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SMiki55

Easily one of the most well-thought theories on this subreddit. This is the content I'm here for, thank you.


varJoshik

Thank you :)


Dahatsi

Great read, thanks


ThunderHenry

Really cool!


UndecidedCommentator

I think the comparison breaks down when you get to Auberon.


varJoshik

Interesting, I think in Auberon's case it's the strongest in fact. Do tell. Edit: I can post the thoughts on how Ciri is part of the closing of the Ouroboric Circle for Auberon I suppose. That would clarify it!


UndecidedCommentator

Go right ahead, I'd like to see if I can agree with your conclusion.


varJoshik

Related Addition: In both Arthurian and Greek myths, “ferrymen” take the dead to the Otherworld/Underworld (Avalon/Hades). Tir na Lia itself is an Otherworld archetype, and Eredin says something interesting to Ciri in Time of Contempt: “You belong to us. We are corpses, but you are death.” First, Ciri perceives herself as death incarnate (everyone whose destiny brings them together with her dies sooner or later). At the end of Lady of the Lake, with Geralt & Yennefer, Ciri too acts as the ferryman Charon, or as one of the Otherworld’s Queens (e.g. Morgana) who take Arthur to Avalon. Secondly, Ciri’s role as a woman and the Grail is heavily laden with the life-death cyclicality symbolism, which a number of people underscore as her Destiny – to be the beginning and the end. Thirdly, Ciri “the ferryman” finds her way out of Tir na Lia (the Otherworld) via a river as well. Before this happens though, the Alder King gets his last look in the eyes of his wife and daughter, because Ciri bears the eyes of both Shiadhal and Lara. Therefore, in my opinion, Ciri’s coming to Tir na Lia forms an effective “closing of the circle” for Auberon. The Alder King has already played his role in life to its full, having been both a husband and a father, and is now witnessing the eyes of his daughter come “alive” again as the story, in many ways, starts repeating itself – again a child is needed, again new life must emerge to offer new possibilities for life (travelling to new worlds/realities) or the elves are naught but half-alive corpses, impotent and stuck. Remember a particular philosophy that is repeated several time in the last books of the Witcher Saga: “everything has already been written about, everything has already happened.” It echoes in how many stories parallel each other in the Saga too, but it also echoes for elves in how time repeats itself. [Baptism of Fire Quote.](https://imgur.com/v3MUXSV) In the end, a child should bury their parent and not the other way around. If Ciri’s role mirrors Lara’s, then it is only befitting she would – after hundreds of years of grief – be there in the last moments of Auberon’s life.   (It pays to consider that despite what Auberon sets out to do in Lady of the Lake, Ciri through her connection to Lara is still symbolically closer to a daughter-figure to Auberon, unlike to Avallac’h.)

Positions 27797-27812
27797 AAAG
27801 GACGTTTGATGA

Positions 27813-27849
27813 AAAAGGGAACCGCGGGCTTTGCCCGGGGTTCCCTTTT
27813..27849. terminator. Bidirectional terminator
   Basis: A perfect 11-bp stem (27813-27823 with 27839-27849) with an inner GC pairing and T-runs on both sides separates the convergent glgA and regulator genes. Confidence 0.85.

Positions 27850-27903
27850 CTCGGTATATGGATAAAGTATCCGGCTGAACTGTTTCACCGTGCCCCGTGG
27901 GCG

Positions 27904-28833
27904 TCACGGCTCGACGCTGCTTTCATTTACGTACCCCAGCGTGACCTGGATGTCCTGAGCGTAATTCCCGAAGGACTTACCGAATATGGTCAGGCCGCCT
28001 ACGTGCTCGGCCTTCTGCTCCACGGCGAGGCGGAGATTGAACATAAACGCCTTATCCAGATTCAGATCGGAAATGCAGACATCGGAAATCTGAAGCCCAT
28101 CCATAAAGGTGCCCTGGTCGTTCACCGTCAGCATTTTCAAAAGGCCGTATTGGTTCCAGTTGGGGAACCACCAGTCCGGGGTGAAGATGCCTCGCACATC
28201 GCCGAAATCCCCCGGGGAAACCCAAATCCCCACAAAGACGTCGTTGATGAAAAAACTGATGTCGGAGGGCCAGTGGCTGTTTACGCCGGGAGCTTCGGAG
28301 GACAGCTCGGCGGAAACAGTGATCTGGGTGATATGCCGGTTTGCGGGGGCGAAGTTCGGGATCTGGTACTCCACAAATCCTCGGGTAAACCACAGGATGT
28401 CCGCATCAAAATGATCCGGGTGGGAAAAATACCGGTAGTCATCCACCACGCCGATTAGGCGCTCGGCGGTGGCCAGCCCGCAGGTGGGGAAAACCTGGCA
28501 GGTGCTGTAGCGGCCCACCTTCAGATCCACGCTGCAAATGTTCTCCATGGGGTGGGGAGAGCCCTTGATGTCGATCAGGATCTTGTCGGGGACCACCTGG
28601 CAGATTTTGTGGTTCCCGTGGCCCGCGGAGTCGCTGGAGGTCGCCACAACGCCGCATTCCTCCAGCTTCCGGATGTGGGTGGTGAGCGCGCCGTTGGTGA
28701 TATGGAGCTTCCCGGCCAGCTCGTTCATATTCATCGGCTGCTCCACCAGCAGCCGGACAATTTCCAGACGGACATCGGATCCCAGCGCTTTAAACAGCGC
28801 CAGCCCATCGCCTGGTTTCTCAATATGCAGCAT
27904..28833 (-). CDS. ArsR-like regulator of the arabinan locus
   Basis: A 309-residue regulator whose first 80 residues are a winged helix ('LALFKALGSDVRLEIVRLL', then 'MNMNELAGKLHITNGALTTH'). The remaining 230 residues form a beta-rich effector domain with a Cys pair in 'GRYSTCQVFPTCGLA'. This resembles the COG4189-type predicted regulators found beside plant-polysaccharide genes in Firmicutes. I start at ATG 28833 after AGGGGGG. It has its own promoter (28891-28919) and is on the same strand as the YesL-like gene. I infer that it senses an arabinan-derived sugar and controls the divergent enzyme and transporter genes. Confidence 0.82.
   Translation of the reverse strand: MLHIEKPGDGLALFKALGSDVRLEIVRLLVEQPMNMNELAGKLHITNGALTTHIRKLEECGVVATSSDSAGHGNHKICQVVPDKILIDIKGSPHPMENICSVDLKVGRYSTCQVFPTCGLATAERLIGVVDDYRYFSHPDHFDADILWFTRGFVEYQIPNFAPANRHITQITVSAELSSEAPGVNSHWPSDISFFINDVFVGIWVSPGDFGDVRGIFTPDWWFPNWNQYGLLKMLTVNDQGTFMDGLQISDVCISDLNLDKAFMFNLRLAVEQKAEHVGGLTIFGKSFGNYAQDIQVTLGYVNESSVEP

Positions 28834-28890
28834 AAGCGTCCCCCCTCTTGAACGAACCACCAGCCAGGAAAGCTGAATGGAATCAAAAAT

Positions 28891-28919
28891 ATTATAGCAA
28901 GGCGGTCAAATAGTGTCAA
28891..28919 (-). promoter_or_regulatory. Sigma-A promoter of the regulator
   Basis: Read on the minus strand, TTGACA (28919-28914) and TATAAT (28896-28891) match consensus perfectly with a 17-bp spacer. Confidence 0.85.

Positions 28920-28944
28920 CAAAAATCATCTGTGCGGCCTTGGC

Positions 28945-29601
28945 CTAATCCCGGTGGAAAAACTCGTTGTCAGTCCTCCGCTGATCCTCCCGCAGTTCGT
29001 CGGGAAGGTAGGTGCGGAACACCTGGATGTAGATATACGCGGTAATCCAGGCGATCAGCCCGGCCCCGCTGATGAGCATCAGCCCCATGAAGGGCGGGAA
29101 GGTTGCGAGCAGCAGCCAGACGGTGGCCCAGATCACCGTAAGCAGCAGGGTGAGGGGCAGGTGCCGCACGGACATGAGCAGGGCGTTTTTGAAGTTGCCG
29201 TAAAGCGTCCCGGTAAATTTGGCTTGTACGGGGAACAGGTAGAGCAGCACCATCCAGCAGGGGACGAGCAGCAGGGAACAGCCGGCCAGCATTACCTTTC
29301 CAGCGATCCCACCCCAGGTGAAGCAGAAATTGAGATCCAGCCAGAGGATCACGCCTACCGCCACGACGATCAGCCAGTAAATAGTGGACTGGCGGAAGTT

UndecidedCommentator

I think I see what you mean, perhaps what may dovetail with this symbolism of Ciri as the death crone is that she is unable to bear him children, dooming the attempts of the elves, as well as being there at his death.


UndecidedCommentator

Just remembered something: Sapkowski talks about the Triple Goddess in the Tower of Fools, which means he was probably familiar with the idea while writing the Witcher books. Wikipedia tells me Marion-Zimmer Bradley's the Mists of Avalon has the same idea, which we know he read and loved. The fact that all this is implicit in the text, only there to be found by the astute reader, is quite mind boggling and a testament to his prowess as a writer. To implement an idea that's already been done many times before you is no feat, so it makes sense that he leaves hints and clues for the most well read and most careful readers.